distinct input strings. In the pattern driven stage, the algorithm generates the common d-neighborhood of the ,-mers in the tuple. Each such ,-mer becomes a motif candidate. The size of the tuple is usually fixed to a value such as 1 (see e.g.6,8,9), 2 (see e.g.10), 3 (see e.g.11–14) or n (see e.g.1,15). In contrast, PMS87 and qPMS9 (this paper) utilize a variable tuple size, which adapts to the problem instance under consideration. There are many PMS algorithms in the literature. In a previous paper7 we have introduced the PMS8 algorithm. In the same paper we have performed a comparison between PMS8 and all the exact algorithms we could find in the literature of the previous five years. We have shown that PMS8 outperforms these algorithms. Ever since the publishing of PMS8, one other exact qPMS algorithm has been published, called TraverStringRef11. Therefore, in this paper we compare qPMS9 with PMS8 and TraverStringRef. The TraverStringRef algorithm11 is an algorithm for the qPMS problem, based on the earlier qPMS714 algorithm. qPMS714 can solve, for example, the challenging DNA instance (23,9) whereas TraverStringRef11 can solve (25,10), in a reasonable amount of time (no more than two days using commodity processors). In the case of the PMS problem, the PMS8 algorithm7 can solve the DNA instances (25,10), on a single core machine, and (26,11) on a multi-core machine. We have used PMS8 as the basis for the new qPMS9 algorithm. The qPMS9 algorithm extends PMS8 in several ways. First, qPMS9 introduces a search procedure which significantly increases performance by allowing for better pruning of the search space. Second, qPMS9 adds support for solving the qPMS problem, which was lacking in PMS8. We compare qPMS9 with PMS87 and TraverStringRef11 on several DNA and protein instances.

Methods We start by defining the PMS and qPMS problems more formally. A string of length , is called an ,-mer. Given two ,-mers u and v, the number of positions where the two ,-mers differ is called their Hamming distance and is denoted as Hd(u, v). For any string T, we denote the substring of T starting at position i and ending at position j by T[i..j].

Table 2 | Maximum value of d such that the expected number of spurious motifs in random datasets does not exceed 500, for , up to 30 and q between 50% and 100%, on protein data max d

worst case. Thus, it is important to develop efficient algorithms in practice. The practical performance of PMS algorithms is typically evaluated on datasets generated as follows (see refs 1, 6): 20 DNA/ protein strings of length 600 are generated according to the independent identically distributed (i.i.d.) model. Similarly, a random motif (,-mer) M is generated and ‘‘planted’’ at a random location in each input string (or in q% of the input strings for qPMS). Every planted instance of the motif is mutated in exactly d positions. Definition 1. An (,, d) instance is defined to be a challenging instance if d is the largest integer for which the expected number of motifs of length , that would occur in the input by random chance does not exceed a constant (500 in this paper, same as in Ref. 7). Intuitively the more we increase d, the more we increase the search space. However, if we increase d too much, we find many motifs just by random chance (spurious motifs). According to the above definition, the challenging instances for PMS are (13, 4), (15, 5), (17, 6), (19, 7), (21, 8), (23, 9), (25, 10), (26, 11), (28, 12), (30, 13), etc. Note that in this paper we only address exact algorithms, which find all the existing motifs. Most of the exact PMS algorithms use a combination of two fundamental techniques. One is a sample driven technique and the other is a pattern driven technique. In the sample driven stage, the algorithm selects a tuple of ,-mers coming from SCIENTIFIC REPORTS | 5 : 7813 | DOI: 10.1038/srep07813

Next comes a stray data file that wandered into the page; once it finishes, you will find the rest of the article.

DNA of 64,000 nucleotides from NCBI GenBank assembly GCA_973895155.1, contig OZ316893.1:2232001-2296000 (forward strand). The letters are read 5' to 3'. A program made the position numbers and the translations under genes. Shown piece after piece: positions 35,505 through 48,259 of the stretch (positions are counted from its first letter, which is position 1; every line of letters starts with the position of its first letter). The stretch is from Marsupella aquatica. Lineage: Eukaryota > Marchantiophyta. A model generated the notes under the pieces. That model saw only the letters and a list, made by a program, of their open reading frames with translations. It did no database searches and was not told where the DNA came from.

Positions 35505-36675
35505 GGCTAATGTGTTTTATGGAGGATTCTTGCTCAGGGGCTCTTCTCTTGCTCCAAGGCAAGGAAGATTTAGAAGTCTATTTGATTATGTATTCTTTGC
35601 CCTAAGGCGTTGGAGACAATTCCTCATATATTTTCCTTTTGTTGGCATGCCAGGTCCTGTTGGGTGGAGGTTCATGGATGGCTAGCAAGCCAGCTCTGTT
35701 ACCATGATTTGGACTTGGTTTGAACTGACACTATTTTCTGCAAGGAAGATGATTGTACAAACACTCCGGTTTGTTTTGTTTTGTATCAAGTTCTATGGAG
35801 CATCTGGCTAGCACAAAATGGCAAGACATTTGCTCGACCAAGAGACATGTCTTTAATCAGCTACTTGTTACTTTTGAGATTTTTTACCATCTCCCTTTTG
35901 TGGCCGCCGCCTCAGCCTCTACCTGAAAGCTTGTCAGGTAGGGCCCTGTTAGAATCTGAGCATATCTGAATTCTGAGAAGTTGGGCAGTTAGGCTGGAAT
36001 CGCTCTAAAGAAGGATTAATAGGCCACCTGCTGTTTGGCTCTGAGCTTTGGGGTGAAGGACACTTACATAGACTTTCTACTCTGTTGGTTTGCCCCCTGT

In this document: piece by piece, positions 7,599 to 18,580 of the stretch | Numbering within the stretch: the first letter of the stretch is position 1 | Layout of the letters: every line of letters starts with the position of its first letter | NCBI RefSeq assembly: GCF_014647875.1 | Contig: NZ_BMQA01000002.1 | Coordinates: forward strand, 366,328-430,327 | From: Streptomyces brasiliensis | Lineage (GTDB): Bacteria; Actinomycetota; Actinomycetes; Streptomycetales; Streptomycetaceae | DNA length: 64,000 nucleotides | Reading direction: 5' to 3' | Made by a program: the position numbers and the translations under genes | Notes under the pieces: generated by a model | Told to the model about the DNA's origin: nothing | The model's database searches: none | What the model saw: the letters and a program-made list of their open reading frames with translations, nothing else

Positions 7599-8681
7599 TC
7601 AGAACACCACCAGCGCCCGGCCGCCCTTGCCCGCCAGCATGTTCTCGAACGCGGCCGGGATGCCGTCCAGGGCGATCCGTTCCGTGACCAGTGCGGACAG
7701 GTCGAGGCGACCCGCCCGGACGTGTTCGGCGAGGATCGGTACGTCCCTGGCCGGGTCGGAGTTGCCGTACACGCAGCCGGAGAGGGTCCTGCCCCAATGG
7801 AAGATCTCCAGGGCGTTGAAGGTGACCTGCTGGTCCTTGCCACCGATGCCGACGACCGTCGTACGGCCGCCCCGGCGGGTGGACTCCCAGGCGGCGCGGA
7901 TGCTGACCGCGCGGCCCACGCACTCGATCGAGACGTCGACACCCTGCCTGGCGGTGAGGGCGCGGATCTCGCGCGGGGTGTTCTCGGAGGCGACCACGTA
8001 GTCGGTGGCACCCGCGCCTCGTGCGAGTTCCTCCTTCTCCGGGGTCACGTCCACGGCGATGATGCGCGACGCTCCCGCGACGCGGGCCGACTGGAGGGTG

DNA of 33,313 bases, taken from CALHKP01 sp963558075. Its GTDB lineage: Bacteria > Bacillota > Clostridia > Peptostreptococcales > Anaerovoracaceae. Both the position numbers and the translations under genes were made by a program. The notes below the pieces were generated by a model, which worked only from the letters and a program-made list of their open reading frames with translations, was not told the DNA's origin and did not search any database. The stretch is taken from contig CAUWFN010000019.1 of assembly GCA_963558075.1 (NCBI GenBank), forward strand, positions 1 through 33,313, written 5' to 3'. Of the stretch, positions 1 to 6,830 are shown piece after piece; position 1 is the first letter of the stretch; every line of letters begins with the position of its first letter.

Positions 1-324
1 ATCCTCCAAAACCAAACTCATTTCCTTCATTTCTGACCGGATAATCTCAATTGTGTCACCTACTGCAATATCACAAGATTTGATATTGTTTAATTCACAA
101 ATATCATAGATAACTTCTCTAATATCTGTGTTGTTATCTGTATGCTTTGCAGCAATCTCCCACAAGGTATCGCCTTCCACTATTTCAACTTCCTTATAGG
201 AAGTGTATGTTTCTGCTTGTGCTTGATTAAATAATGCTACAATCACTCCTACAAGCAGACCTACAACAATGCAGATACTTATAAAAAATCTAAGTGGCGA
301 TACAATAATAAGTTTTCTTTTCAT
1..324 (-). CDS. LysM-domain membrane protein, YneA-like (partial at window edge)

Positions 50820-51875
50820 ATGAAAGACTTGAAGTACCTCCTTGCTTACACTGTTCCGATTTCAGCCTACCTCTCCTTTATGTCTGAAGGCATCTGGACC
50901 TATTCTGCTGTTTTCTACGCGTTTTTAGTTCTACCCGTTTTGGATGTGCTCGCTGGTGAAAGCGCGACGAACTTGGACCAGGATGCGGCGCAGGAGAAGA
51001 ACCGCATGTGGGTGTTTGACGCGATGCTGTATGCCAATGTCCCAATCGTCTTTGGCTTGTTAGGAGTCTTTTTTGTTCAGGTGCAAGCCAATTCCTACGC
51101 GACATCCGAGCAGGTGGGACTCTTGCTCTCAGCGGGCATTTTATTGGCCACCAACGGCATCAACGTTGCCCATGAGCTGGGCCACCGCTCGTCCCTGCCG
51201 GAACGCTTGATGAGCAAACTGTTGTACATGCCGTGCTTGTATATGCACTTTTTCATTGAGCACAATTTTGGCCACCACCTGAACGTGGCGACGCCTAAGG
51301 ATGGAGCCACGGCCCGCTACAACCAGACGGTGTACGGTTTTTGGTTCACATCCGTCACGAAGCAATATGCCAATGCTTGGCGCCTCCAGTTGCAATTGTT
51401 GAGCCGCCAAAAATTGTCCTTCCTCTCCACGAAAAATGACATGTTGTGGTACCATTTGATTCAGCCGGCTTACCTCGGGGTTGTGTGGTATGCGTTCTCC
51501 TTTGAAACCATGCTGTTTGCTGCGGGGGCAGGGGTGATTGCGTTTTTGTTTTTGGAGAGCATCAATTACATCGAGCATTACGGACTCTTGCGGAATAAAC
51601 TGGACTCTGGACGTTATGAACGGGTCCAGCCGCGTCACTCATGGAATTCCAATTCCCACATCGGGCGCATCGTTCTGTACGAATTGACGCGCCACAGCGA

L 9 10 11 12 13 14 15 16 17 18 19 20 21 22 23 24 25 26 27 28 29 30

q 5 50%

q 5 75%

q 5 100%

4 4 5 6 6 7 8 9 9 10 11 11 12 13 14 14 15 16 16 17 18 19

4 5 6 6 7 8 9 9 10 11 12 12 13 14 15 15 16 17 18 18 19 20

5 5 6 7 8 8 9 10 11 11 12 13 14 15 15 16 17 18 19 19 20 21 3

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Table 3 | Runtimes for DNA data when q 5 100%. The time is given in hours (h), minutes (m) or seconds (s), averaged over 5 datasets (,, d) (13,4) (15,5) (17,6) (19,7) (21,8) (23,9) (25,10)

TraverStringRef

PMS8

qPMS9

14 s 55 s 3.5 m 14.5 m 59.8 m 4.08 h 17.55 h

7s 48 s 5.2 m 26.6 m 1.64 h 5.48 h 15.45 h

6s 34 s 2.7 m 13.4 m 45.4 m 2.26 h 6.3 h

Definition 2. The PMS problem: Given n sequences s1, s2, …, sn, over an alphabet S, and two integers , and d, identify all ,-mers M, M g Sl, such that ;i, 1 # i # n, ’ji, 1 # ji # jsij 2 l 1 1, such that Hd(M, si[ji..ji 1 l 2 1]) # d. Definition 3. The qPMS problem: same as the PMS problem, however the motif appears in at least q% of the strings, instead of all of them. PMS is a special case of qPMS for which q 5 100%. Another useful notion is that of a d-neighborhood. Given a tuple of ,-mers T 5 (t1, t2, …, ts), the common d-neighborhood of T includes all the ,-mers r such that Hd(r, ti) # d, m1 # i # s. We now define the consensus ,-mer and the consensus total distance for a tuple of ,-mers. The consensus ,-mer for a tuple of ,-mers T 5 (t1, …, tk) is an ,-mer u where u[i] is the most common character among (t1[i], t2[i], …, tk[i]) for each 1 # i # ,. If p is the consensus X ,-mer for T then the consensus total distance of T is defined as CdðT Þ~ Hdðu,pÞ. While the consensus string is generally not a motif, the u[T consensus total distance provides a lower bound on the total distance between any motif and a tuple of ,-mers. qPMS9. As indicated previously, most of the motif search algorithms combine a sample driven approach with a pattern driven approach. In the sample driven part, tuples of ,-mers (t1, t2, …, tk) are generated, where ti is an ,-mer in Si. Then, in the pattern driven part, for each tuple, its common d-neighborhood is generated. Every ,mer in the neighborhood is a candidate motif. In PMS87 and qPMS9, the tuple size k is variable. By default, a good value for k is estimated automatically based on the input parameters (see Ref. 7 for details), or k can be user specified. Tuple Generation. In the sample driven part of PMS8, tuples T 5 (t1, t2, …, tk), where ti is an ,-mer from string si, ;i 5 1..k, are generated based on the following principles. First, if T has a common d-neighborhood, then every subset of T has a common dneighborhood. Second, for a motif to exist, there has to be at least one ,-mer u in each of the remaining strings sk 1 1, sk 1 2, …, sn such that T < {u} has a common dneighborhood. We call such ,-mers u ‘‘alive’’ with respect to tuple T. As we add ,mers to T we update the alive ,-mers and reorder the strings in increasing order of the number of alive ,-mers. This reordering reduces the running time because it leads to generating fewer tuples overall. In qPMS9 we change the criteria by which the strings are reordered, as follows. Let T be the current tuple of ,-mers and let u be an alive ,-mer with respect to T. If we add u to T, then the consensus total distance of T increases. We compute this additional distance Cd(T